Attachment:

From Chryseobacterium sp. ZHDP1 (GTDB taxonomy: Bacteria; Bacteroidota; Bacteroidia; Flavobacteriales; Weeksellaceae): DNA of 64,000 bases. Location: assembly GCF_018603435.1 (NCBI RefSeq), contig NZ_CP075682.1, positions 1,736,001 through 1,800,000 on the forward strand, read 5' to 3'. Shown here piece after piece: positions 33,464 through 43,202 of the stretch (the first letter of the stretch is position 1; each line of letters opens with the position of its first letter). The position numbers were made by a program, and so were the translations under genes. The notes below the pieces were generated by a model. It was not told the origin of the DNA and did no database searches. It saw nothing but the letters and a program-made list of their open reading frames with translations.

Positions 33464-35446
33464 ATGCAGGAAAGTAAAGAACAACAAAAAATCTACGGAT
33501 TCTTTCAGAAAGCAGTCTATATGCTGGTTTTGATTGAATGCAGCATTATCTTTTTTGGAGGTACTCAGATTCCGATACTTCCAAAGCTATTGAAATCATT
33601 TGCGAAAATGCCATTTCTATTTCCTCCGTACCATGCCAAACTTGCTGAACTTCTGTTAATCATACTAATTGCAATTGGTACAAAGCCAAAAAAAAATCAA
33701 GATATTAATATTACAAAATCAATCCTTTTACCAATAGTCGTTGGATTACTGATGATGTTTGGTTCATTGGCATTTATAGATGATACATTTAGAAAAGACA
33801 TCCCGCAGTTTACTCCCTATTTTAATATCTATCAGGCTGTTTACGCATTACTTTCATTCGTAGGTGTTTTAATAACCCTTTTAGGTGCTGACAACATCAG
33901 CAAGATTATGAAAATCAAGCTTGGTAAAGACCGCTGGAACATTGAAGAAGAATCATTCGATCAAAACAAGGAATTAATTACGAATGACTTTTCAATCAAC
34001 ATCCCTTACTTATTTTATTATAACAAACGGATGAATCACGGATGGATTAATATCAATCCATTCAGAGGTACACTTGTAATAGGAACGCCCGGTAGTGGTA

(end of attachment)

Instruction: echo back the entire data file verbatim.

From Chryseobacterium sp. ZHDP1 (GTDB taxonomy: Bacteria; Bacteroidota; Bacteroidia; Flavobacteriales; Weeksellaceae): DNA of 64,000 bases. Location: assembly GCF_018603435.1 (NCBI RefSeq), contig NZ_CP075682.1, positions 1,736,001 through 1,800,000 on the forward strand, read 5' to 3'. Shown here piece after piece: positions 33,464 through 43,202 of the stretch (the first letter of the stretch is position 1; each line of letters opens with the position of its first letter). The position numbers were made by a program, and so were the translations under genes. The notes below the pieces were generated by a model. It was not told the origin of the DNA and did no database searches. It saw nothing but the letters and a program-made list of their open reading frames with translations.

Positions 33464-35446
33464 ATGCAGGAAAGTAAAGAACAACAAAAAATCTACGGAT
33501 TCTTTCAGAAAGCAGTCTATATGCTGGTTTTGATTGAATGCAGCATTATCTTTTTTGGAGGTACTCAGATTCCGATACTTCCAAAGCTATTGAAATCATT
33601 TGCGAAAATGCCATTTCTATTTCCTCCGTACCATGCCAAACTTGCTGAACTTCTGTTAATCATACTAATTGCAATTGGTACAAAGCCAAAAAAAAATCAA
33701 GATATTAATATTACAAAATCAATCCTTTTACCAATAGTCGTTGGATTACTGATGATGTTTGGTTCATTGGCATTTATAGATGATACATTTAGAAAAGACA
33801 TCCCGCAGTTTACTCCCTATTTTAATATCTATCAGGCTGTTTACGCATTACTTTCATTCGTAGGTGTTTTAATAACCCTTTTAGGTGCTGACAACATCAG
33901 CAAGATTATGAAAATCAAGCTTGGTAAAGACCGCTGGAACATTGAAGAAGAATCATTCGATCAAAACAAGGAATTAATTACGAATGACTTTTCAATCAAC
34001 ATCCCTTACTTATTTTATTATAACAAACGGATGAATCACGGATGGATTAATATCAATCCATTCAGAGGTACACTTGTAATAGGAACGCCCGGTAGTGGTA